Life in underground Australia

By Wes Judd 20 September 2013
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From mines and clubs to tunnels and underground homes, subterranean Australia is a varied and humbling space.

IN 2001, HISTORIAN MICHAEL McKernan gave tours of the Department of Foreign Affairs in Canberra. The office is underground, walls adorned with bright artwork to compensate for the lack of natural light, and a television that displays the current weather above ground.

This was Michael’s first experience working underground and the subterranean environment resonated with him. The former university professor had previously written about war, politics, sport and religion, and he decided that this enduring Australian way of life must be the topic of his next investigation.

The result is the alluring and humbling Underground Australia – an historical visual narrative of the subterranean featuring hundreds of images, some over 100 years old, from the country’s best-known photographers.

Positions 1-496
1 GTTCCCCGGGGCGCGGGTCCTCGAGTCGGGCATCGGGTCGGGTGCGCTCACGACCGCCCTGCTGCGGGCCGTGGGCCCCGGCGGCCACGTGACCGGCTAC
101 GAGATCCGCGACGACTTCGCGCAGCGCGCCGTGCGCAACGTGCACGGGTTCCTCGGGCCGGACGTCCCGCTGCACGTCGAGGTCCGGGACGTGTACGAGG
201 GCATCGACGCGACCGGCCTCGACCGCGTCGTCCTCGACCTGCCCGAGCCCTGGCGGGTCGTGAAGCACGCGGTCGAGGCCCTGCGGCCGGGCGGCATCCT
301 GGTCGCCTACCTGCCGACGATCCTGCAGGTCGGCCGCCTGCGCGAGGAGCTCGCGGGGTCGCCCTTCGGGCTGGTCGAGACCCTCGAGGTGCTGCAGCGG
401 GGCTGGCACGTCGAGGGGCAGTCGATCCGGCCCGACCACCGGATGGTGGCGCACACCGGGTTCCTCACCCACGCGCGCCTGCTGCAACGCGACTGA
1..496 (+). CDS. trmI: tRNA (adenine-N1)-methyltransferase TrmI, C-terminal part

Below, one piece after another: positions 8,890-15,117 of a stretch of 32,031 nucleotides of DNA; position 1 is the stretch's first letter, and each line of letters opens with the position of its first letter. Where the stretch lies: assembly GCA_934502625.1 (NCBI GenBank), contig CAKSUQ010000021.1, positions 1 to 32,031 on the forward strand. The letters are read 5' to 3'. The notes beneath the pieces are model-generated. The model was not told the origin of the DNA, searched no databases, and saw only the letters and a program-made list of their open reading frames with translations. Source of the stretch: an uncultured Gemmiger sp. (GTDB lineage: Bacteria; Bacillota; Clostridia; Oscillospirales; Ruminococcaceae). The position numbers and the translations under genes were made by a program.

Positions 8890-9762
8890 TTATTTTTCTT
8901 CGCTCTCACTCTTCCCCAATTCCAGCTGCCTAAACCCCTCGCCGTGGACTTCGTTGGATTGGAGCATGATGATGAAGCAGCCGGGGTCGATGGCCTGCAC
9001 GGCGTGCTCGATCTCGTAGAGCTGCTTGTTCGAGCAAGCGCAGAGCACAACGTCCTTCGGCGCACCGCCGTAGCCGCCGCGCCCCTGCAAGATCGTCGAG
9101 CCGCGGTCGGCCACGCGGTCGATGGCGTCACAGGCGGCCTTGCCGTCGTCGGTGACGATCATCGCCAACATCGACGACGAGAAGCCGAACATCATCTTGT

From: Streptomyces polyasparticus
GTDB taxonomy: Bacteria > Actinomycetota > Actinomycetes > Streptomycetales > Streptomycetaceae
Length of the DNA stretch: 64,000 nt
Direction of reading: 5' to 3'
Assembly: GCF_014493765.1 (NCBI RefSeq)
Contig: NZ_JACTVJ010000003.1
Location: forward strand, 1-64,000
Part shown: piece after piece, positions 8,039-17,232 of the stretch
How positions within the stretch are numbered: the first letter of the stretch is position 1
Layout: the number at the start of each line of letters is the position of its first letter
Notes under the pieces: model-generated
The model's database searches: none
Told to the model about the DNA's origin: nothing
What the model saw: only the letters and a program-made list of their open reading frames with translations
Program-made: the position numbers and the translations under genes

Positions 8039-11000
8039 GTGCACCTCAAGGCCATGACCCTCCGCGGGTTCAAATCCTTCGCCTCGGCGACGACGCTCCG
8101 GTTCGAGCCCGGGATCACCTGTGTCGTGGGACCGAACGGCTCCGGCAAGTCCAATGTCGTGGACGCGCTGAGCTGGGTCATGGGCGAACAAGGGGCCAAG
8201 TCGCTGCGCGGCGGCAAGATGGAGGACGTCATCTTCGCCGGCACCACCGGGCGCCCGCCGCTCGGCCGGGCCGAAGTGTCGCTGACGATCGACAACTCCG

Subterranean living in Australia

“The place of the underground in Australia is complex and varied – delightful for some; dirty, demanding and hazardous for others,” Michael writes in the book’s opening.

From natural caves to underground transportation systems and cellars that have hosted jazz bands and drinkers throughout the years, the book displays a variety of perspectives on Australia’s relationship with the underground.

Michael pays close attention to miners, past and present, and shows the lifestyle of these proud men and women who toil below the ground for wealth and work.

Underground Australia, published by the National Library of Australia, is available here.